I've been holding back on using this album cover for a long, long while, but I can't hide its true awfulness any longer. I apologize if you're checking the blog over your lunch break.
Leaving aside the aesthetic appeal of watching Millie Jackson drop the kids off at the pool -- an action that may or may not wind up having Elvis-like consequences -- you've got to question the decision to come right out and refer to her own music as "the shit." I'm sure she meant it in the jive slang of "this is the shit!" but I'm wagering that most listeners would drop that "the" from that sentence when passing judgment on this craptacular album.
Speaking of the shit, it's time for another Friday Random Ten!
You all know the drill. Crank up your iTunes, set it to random, and give us the first ten songs that tumble out. If, like Millie Jackson, you'd like to give it your all, go ahead and throw in a Coolness Self Audit as well.
1. Lee Dorsey, "Yes We Can Can" -- Incredibly funky '60s New Orleans soul from one of its lesser-known masters. A perfect creole blend of guitar, organ, horns and, if I'm not mistaken, cayenne seasoning. Plus, of course, Dorsey's infectious vocals. Excellent stuff. 9/10
2. Jurassic 5, "Twelve" -- A fairly decent track from Quality Control, but not exactly their best work in terms of either beats or rhymes. "One, two, Jurassic Crew / What we bout to do, brothers have no clue." Come on, boys. You're better than that. 6/10
3. Creation, "Making Time" -- Why yes, I do own the Rushmore soundtrack. Not exactly rare, but still some excellent British psychedelic prog rock. I believe this was their first and best single. 8/10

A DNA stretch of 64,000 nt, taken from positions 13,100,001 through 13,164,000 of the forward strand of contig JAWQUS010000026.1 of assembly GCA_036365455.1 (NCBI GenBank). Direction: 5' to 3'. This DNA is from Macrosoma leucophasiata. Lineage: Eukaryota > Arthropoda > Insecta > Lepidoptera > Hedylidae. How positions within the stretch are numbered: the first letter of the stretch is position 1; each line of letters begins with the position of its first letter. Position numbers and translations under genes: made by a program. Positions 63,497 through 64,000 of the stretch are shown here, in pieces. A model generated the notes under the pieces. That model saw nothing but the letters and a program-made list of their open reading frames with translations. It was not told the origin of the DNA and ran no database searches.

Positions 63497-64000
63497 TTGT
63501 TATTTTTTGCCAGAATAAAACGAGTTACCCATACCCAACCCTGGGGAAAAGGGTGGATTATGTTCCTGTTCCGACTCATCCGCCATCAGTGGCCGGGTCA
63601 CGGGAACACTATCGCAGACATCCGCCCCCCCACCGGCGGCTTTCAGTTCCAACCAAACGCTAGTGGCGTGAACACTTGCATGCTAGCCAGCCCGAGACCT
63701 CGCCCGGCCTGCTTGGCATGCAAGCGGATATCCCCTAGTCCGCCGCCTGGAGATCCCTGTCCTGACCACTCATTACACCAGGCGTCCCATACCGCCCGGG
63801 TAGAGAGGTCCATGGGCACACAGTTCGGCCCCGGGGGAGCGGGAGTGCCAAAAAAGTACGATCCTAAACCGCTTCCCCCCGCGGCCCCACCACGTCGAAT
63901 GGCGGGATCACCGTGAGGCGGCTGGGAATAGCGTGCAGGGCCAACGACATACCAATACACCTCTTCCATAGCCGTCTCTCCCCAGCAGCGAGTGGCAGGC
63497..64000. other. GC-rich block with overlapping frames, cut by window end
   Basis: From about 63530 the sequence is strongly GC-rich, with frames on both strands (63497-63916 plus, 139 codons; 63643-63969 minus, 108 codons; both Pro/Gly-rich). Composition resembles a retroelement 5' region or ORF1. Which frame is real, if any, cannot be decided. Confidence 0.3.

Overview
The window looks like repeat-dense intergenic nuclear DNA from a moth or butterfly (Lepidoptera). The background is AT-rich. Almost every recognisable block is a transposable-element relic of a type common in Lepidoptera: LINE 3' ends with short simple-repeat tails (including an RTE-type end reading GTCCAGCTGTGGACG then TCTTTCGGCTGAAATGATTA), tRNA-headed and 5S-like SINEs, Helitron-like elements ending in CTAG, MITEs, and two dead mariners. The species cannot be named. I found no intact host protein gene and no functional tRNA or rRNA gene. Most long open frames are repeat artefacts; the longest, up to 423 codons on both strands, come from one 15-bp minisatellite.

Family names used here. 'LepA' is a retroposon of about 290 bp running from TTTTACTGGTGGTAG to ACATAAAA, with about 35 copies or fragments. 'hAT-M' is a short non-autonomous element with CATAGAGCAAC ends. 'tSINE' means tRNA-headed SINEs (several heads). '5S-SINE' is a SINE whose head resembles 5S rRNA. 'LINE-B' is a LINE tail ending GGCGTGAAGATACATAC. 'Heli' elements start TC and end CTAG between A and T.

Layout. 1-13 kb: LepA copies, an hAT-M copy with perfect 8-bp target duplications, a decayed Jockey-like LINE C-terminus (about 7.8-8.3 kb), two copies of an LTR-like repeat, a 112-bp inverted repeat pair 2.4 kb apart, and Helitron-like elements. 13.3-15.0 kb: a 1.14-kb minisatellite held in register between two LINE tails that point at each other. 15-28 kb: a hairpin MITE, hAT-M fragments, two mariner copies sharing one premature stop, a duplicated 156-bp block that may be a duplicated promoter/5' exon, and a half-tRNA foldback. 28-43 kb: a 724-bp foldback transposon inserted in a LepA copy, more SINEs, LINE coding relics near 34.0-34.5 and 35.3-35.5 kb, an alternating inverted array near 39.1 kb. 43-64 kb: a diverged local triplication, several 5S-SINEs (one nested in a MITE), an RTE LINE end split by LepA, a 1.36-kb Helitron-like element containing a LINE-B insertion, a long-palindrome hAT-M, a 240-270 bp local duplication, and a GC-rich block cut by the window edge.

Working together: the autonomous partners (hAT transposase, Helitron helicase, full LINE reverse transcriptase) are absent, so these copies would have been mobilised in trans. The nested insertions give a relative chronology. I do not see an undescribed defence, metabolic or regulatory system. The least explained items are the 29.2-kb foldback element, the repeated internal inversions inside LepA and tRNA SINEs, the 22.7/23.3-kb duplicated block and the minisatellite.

4. EPMD, "Crossover" -- For a hiphop group who framed most of their albums around a Stringer Bell-like business model -- Strictly Business, Unfinished Business, Business As Usual and Business Never Personal -- it's a little ironic to hear them talking here about other acts being sellouts looking just to the business side of things. Still, it's a great track and highlights Erick Sermon in his prime. 8/10
5. The Gourds, "Miss You" -- An encore track from their 3-CD live recording at the Bluegrass Inn in Nashvegas. Not as mind-blowingly brilliant as the other cover here (Snoop Dogg's "Gin 'n' Juice"), this is still an inventive one. The accordian intro makes you wish the Stones had done it that way too. 7/10
6. Loretta Lynn, "Out of My Head and Back in My Bed" -- Occasionally, Loretta Lynn veers into Lurleen Lumpkin territory, but this is a nice jaunty country number about stalking an ex-lover. Some nice classic country. 7/10
7. Slick Rick, "It's a Boy (Large Professor Remix)" -- Looks like it's Old School Day here at the FRT. This is a spare remix of a classic Slick Rick tune. With the music stripped down to a drum beat and a little bit of vibes, you get to bask in the beauty of Slick Rick's silky smooth rhymes. Very nice. 9/10
8. Milton Mapes, "Lonesome Town" -- I won't say this too often, so let me say it now. I like the Ricky Nelson version much better. 4/10
9. The Gruesomes, "Way Down Below" -- On first listen, this sounds like some undistinguished mid-'60s garage rock, but these guys were a short-lived group from the mid-'80s. Still undistinguished, though. 3/10
10. Nina Simone, "Black is the Color of My True Love's Hair (Jaffa Remix)" -- A very nice remix of the Nina Simone classic, courtesy of one of the excellent Verve Remixed CDs. It's hard to improve on the original, but this remix does it. 9/10
After a strong start, I managed to stumble badly at the end there. Still, that gives me a 7.0 average, yet another in a long string of mildly mediocre ratings on the Coolness Scale. I like to think of it as my own personal crusade to revive the noble tradition of the Gentleman's C. Or maybe I'm just lazy. You decide.
Alright, folks, let's see what you've got. Drop your own FRT in the comments, with or without a Coolness Self-Audit as the mood may strike you.